What Dialectical Behavior Therapy (DBT) Assumes About You

That’s right, we don’t even know you and already we are jumping to conclusions. But before you dismiss this post, please read on. Individuals with eating disorders have often experienced many different treatments across different levels of care, which may lead to feelings of hopelessness and self-blame. Thoughts such as “I’m never going to get better” or “something must be wrong with me” are common. Sometimes even those that are in a position to be helpful and supportive, like family, friends, or even treatment providers, give in to the notion that the individual “isn’t trying,” “doesn’t want to get better,” or “is destined to be sick for the rest of his or her life.” Not only are these ideas incorrect, but they are harmful and prevent those who are suffering from getting the help they need and deserve.

In Dialectical Behavior Therapy (DBT), we explicitly commit to the following assumptions about our clients, their families, other treatment providers and ourselves.  Why? It works. It’s effective in helping us achieve our goals. It allows us to come from a place of acceptance and compassion and to maintain hope and certainty that recovery is possible for everyone. It is a commitment to provide the best treatment possible.  So what are these assumptions we speak so fondly of?

  • You are doing the best that you can. In any given moment or situation, no matter what the behavior or outcome, DBT firmly believes you are doing your very best. If you could do better, you would. Yesterday’s binge was not an attempt to cause difficulties or make things worse; it was an attempt at survival and the best you could do in that moment.
  • You want to improve. While imaging life without your eating disorder may be scary, DBT believes that all those suffering truly do desire to recover. No one chooses to have an eating disorder. No one chooses to experience emotional pain, tormenting thoughts and self-hatred on a regular basis. There are likely many things that contribute to lack of improvement, such as environmental factors or faulty beliefs, but lack of intent or desire is not one of them.
  • You must learn new behaviors both in therapy and in the context of your day-to-day life. Wanting to recover is not enough. You must actively participate in learning new behaviors and be willing to try new things, even if you’re skeptical or fearful of failure. So yes, you must give self-soothing skills, mindfulness and distracting activities a chance. And not just in the therapy room, but in your regular life where it really matters. Don’t worry, you’re not on your own. DBT skills group is specifically designed to teach you new skills to try!
  • You cannot fail in DBT. If a cancer patient received chemotherapy and the cancer continued to spread, we would not tell the patient they failed chemotherapy. We would say the chemotherapy failed them. The same goes for DBT. If you participate in treatment and do not improve, the treatment failed you. Maybe it was not implemented effectively or maybe DBT was not the right treatment for you in the first place or at that particular time in your life. Bottom line, you did not fail.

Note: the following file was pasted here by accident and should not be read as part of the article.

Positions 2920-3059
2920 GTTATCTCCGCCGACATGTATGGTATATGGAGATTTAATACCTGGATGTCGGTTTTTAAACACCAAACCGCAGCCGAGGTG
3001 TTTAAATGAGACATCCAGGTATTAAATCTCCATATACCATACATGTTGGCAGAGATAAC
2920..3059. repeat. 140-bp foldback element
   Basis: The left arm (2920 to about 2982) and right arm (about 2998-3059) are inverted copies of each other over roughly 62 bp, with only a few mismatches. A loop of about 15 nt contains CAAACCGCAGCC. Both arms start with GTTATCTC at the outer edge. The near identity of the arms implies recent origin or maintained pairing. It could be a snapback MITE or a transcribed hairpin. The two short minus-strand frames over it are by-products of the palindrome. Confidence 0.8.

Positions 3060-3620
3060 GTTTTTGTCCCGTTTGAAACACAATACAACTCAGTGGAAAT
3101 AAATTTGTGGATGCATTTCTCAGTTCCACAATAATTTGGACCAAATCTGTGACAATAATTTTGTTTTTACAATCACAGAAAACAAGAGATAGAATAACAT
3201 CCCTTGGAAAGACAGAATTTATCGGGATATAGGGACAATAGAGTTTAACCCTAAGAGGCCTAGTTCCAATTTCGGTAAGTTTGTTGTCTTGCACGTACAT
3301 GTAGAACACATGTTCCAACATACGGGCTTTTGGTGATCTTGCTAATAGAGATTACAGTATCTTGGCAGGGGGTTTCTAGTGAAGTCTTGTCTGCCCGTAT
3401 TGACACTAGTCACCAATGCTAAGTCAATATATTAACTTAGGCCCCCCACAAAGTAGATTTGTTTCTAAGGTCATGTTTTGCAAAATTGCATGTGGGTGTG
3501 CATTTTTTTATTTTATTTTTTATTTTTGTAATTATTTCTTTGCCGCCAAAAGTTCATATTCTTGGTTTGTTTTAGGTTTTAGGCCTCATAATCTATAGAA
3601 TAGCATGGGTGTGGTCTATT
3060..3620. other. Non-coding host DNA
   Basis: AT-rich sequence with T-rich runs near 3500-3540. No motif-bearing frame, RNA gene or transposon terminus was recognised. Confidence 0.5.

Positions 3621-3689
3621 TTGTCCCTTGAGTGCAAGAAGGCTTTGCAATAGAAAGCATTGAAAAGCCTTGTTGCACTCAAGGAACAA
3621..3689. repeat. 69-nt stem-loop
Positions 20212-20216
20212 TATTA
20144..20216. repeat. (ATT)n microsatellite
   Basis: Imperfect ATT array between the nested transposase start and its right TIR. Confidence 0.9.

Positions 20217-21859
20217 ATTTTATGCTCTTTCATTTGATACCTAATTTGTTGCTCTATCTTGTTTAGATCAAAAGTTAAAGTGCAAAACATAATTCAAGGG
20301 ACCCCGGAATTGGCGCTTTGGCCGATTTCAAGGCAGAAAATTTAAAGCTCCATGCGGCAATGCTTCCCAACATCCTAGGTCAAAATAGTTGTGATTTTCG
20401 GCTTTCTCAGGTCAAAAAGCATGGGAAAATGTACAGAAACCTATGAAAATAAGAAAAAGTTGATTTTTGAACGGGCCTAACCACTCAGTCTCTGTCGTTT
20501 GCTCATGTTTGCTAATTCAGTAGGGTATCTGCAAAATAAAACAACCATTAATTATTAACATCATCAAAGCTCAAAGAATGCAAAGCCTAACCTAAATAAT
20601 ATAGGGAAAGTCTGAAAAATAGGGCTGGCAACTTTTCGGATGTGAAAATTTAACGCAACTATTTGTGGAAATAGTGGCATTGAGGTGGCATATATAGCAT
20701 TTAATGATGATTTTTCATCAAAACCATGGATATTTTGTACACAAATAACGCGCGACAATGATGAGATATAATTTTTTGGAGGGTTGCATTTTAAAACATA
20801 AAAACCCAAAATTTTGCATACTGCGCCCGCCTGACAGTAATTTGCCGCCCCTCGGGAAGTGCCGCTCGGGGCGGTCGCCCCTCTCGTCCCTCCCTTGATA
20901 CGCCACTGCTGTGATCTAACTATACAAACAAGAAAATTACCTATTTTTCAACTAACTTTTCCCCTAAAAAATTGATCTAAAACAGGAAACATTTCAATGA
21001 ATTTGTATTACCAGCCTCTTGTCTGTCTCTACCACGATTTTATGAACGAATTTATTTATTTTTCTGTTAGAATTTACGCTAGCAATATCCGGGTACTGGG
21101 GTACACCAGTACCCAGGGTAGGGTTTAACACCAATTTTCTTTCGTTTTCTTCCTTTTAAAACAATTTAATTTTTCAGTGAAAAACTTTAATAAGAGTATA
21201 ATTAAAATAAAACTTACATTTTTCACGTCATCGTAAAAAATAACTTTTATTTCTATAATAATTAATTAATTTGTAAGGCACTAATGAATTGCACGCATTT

• You may not have caused all of your problems, but you have to solve them anyway. While it may seem unfair, it is reality. Assigning blame to yourself or others, or waiting for others to fix your problems for you is not effective.  It does not bring you any closer to building the life that you want. It is effective to identify these problems, solve those that can be solved, and learn to accept those realities that cannot be changed.
  • You need to do better, try harder and be more motivated to change. While DBT firmly believes you are doing your very best, you must also keep trying harder. Life and recovery are all about continuing to learn and grow, which takes an extraordinary amount of effort and hard work. This means continuing to experiment with new ways of coping, allowing others to help you, facing your fears head on, and being gentle with yourself in the process.  To commit to this journey, you must have something to work towards that is meaningful for you personally, such as graduating college, building relationships, bringing joy back to your life, or being present for your family.
  • Your life is unbearable as it is currently being lived. Life with an eating disorder is miserable. The physical, emotional, cognitive, interpersonal and spiritual suffering can be so unbearable that self-destructive behaviors may be the only way you’ve survived. While this is completely understandable, it is not okay. Settling is not okay. You deserve to build a life you truly want to live… and you can.
What assumptions do you make about yourself? Are they effective? Do they move you closer to or further away from your goals?
Stay tuned… more to come on DBT in future posts! If you have any questions you would like answered, please send them to me at Thanks!

Our DBT team at Webster Wellness Professionals is the only team specializing in eating disorder recovery in the state of Missouri , and one of few teams overall to be certified by the Missouri Department of Mental Health.

If you would like to learn more about our DBT services, please visit our website or schedule an intake with one of our DBT therapists at (314) 737-4070.